It was a remarkably free and egalitarian structure, governed by 50 clan chiefs who made decisions through consensus. All leaders were male, but they were chosen and easily replaced by the women of their clan. Early suffragists like Elizabeth Cady Stanton and Matilda Joslyn Gage, who settled in the Haudenosaunee’s historic homelands, said they were inspired by this part of the Great Law.
Under the confederacy, each tribe and citizen was granted a remarkable degree of autonomy, expressing “such absolute notions of liberty,” according to scientist and colonial administrator Cadwallader Colden, “that they allow no kind of superiority of one over another, and banish all servitude from their territories.” Some historians have even suggested this form of government influenced the United States constitution. While the evidence for this is limited, it is hard not to conclude that, in 1776, the average Haudenosaunee — and certainly the average Haudenosaunee woman — enjoyed a degree of freedom much greater than the average American.
Elsewhere, other Native peoples also influenced the United States in fundamental ways. One need not look further than the legal profession. In the 1823 case Johnson v. M’Intosh, for example, which Santorum would have read in the property law class required for all first-year law students, the Supreme Court ruled that only the federal government, and not private individuals, could purchase lands from tribes. The case played a foundational role in defining the powers specifically held by the federal government as well as the origins of property rights in the American legal system.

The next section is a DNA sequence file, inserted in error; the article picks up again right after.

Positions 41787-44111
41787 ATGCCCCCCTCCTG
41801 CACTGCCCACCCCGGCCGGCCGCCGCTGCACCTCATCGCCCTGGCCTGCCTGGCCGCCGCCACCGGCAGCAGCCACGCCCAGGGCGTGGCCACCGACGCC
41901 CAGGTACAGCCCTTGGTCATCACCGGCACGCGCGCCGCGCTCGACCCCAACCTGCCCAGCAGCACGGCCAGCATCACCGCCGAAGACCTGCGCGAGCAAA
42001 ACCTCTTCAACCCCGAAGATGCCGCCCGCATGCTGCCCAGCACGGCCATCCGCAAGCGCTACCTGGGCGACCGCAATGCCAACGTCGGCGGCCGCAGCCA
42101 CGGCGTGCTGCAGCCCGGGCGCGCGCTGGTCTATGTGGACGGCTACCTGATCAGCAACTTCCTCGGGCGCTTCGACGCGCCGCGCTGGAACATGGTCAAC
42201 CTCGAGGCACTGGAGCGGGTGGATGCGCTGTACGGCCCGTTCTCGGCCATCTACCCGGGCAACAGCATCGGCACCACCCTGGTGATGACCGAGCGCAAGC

Later, in the 1832 case Worcester v. Georgia, the Cherokee Nation won a ruling that recognized the sovereignty of tribal nations, albeit in a limited form. Over 500 tribes, and indeed every resident of this country, has been touched by these legal structures and precedents: property rights, federal power and self-determination. It’s just that, unlike most Americans, Native Americans don’t have the privilege to forget that.
You see, it’s impossible to understand the United States’ landmass, its property system, its federal government, its corruption, its violence, its obsession with guns and its conception of freedom without Indigenous Peoples. And yet there are so many Rick Santorums who opine on the nature of a nation built on land, life, liberty and so much else taken, borrowed or otherwise lifted from Native people without even the basic acknowledgment of our presence, our contributions and our losses.
I’m not sure CNN should can Santorum, as many of my Native colleagues, would like. I’m worried that might just turn him into the latest martyr of the “cancel culture” wars. Santorum hasn’t won an election since Sen. Bob Casey beat him by 18 points in 2006, and it’s probably unwise to unintentionally elevate the voice of a man who encounters his own thoughts so clumsily at a time when the conservative movement is losing its grip on reality.
Perhaps, instead, CNN could help fight the pervasiveness of Santorum-style ignorance by hiring a regular on-air Native contributor. Native contributions to American life are many. But we’ve never had one of our own as a regular on CNN.